• The head of the Securities and Exchange Commission (SEC), Gary Gensler, is requesting more funding from Congress so that he and his fellow agents can continue their investigations into the crypto industry.
• The SEC has already brought 750 unique actions against crypto companies in 2022, leading to $6.5 million in penalty fees.
• Gensler believes that if the SEC does not receive additional funds to hire more employees, it will be unable to investigate all of the bad actors present in the growing digital currency industry.
The SEC Investigating Crypto Companies
The Securities and Exchange Commission (SEC) is continuing its investigations into the crypto arena, as requested by its head Gary Gensler. Last year, the Division of Enforcement and Examinations made over 35,000 separate tips and referrals from whistleblowers. This led to 750 unique actions against crypto companies with a total of $6.5 million in penalty fees implemented by the agency last year alone.
Gensler Requests More Funding
In order for Gensler and his team to stay on top of all of these cases, he has asked Congress for additional funding so that he can hire 170 new employees for full-year positions beginning 2024. Without this increase in staff and resources, Gensler claims that it will be impossible for them to investigate every single company operating within this space effectively due to its rapid growth rate and lack of compliance with existing financial regulations and securities laws.
Crypto Scene Described as “Wild West”
Gensler described the crypto scene as a “Wild West” where many participants are at risk because some enterprises do not follow current rules or laws pertaining to finance or security protocols. Despite The SEC’s efforts thus far, they are still stretched thin when it comes to monitoring suspicious activity associated with digital currency firms – making even more manpower necessary going forward..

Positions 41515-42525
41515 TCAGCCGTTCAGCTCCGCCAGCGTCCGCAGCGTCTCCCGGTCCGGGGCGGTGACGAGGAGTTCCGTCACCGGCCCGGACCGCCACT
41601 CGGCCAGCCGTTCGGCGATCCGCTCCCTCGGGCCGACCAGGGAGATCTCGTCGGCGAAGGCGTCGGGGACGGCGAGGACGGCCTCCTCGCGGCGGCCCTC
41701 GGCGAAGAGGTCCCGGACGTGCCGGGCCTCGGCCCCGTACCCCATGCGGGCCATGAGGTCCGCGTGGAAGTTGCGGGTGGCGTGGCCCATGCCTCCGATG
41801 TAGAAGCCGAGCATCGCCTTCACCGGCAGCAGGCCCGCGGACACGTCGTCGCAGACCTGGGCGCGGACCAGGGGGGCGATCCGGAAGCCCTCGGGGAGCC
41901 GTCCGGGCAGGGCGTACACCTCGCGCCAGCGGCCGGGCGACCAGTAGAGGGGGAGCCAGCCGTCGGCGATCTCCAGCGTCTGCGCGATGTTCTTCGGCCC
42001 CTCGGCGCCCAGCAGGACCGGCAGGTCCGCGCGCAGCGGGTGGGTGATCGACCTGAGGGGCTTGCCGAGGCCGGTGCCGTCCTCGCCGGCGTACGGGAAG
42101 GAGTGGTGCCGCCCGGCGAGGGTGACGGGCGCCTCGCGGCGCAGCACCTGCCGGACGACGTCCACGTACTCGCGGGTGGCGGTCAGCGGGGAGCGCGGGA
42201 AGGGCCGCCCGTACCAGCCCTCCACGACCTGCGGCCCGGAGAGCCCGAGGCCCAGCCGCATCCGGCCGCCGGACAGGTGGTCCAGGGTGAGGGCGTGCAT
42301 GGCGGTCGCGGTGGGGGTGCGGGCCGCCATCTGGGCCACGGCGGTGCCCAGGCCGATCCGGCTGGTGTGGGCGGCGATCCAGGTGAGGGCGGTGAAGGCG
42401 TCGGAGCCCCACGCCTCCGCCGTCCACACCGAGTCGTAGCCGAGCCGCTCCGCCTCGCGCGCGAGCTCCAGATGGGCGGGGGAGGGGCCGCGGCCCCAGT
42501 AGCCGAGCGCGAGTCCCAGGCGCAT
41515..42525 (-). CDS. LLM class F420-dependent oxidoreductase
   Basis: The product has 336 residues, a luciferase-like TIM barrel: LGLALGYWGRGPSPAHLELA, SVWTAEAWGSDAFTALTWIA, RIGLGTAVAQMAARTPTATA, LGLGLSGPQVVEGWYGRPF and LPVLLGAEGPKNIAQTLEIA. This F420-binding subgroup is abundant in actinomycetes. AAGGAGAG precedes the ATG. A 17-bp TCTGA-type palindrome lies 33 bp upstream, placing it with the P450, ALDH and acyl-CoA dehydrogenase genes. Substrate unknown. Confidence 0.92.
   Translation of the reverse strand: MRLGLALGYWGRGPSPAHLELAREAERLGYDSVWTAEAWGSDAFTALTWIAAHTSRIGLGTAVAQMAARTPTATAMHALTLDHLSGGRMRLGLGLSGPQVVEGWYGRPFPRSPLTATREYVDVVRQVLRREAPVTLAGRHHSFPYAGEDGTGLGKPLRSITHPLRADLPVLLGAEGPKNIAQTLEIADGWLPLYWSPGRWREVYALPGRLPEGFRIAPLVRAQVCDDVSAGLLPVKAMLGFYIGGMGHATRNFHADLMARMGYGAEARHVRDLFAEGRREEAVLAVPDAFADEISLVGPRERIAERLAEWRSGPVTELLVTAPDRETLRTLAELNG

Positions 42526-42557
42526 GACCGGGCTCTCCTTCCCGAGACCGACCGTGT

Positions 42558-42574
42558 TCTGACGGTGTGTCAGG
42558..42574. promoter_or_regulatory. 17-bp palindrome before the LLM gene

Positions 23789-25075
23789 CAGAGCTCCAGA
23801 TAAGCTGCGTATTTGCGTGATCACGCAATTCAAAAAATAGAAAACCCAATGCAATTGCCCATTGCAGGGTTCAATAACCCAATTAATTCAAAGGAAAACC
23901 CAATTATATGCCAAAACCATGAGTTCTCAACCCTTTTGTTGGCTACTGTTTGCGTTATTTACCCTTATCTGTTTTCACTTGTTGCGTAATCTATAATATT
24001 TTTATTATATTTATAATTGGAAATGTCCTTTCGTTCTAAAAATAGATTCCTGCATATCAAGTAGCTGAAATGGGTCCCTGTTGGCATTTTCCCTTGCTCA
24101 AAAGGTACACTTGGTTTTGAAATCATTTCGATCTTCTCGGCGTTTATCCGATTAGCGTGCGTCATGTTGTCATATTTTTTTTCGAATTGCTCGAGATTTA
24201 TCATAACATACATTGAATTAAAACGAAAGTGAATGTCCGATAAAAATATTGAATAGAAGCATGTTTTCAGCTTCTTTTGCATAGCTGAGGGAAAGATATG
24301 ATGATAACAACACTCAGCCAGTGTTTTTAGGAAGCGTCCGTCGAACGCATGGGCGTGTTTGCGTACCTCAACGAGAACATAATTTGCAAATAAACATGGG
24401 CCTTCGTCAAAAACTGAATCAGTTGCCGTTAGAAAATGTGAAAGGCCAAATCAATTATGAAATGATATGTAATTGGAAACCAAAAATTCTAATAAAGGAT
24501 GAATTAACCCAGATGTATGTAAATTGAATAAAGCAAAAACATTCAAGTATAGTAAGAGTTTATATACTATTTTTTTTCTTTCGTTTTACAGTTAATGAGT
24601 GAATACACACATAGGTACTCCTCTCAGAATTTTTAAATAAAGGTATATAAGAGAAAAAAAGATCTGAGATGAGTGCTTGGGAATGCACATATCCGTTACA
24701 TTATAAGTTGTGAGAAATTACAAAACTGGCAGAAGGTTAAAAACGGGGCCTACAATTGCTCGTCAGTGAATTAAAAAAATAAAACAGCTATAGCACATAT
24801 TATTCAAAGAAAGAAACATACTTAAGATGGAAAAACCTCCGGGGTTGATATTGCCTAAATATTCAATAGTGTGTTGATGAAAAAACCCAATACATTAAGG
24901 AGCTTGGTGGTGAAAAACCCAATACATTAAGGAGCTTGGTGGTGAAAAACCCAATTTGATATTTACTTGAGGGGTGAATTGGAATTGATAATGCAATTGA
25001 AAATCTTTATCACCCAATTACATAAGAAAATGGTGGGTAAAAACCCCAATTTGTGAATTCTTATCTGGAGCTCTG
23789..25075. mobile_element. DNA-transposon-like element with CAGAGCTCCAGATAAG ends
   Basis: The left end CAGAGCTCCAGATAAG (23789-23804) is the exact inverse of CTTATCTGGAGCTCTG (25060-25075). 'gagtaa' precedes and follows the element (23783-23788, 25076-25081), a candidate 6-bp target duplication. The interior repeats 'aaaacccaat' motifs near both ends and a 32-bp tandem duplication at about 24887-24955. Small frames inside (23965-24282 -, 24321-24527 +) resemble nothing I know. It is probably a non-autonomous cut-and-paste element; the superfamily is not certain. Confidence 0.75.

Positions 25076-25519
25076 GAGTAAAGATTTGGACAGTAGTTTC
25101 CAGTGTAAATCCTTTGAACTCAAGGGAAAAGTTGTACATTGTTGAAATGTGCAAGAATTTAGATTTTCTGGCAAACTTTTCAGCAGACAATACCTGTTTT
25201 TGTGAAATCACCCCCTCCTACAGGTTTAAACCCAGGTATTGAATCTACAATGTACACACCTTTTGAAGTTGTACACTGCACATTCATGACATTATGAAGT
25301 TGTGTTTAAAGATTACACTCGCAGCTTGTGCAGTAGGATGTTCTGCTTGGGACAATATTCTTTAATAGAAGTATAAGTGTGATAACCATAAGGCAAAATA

Congress Asked To Grant Additional Funds
In response to questions about whether or not there was sufficient research being conducted by The SEC on these issues surrounding digital currencies, Gensler stated: “We’re stretched thin sir… We could always use more [funding].” He then went on to ask Congress for additional funds so that they may fill new positions within their Division of Enforcement & Examinations going forward if they want remain compliant with investigating any suspicious activity taking place within cryptocurrency businesses moving further into 2023..
Gary Gensler is requesting Congress grant him additional funds so that he may hire 170 new full-time employees by 2024 who can help monitor cryptocurrency businesses moving forward given how rapidly this space is growing – making it difficult for The SEC alone without extra help keeping up with all non-compliant actors present today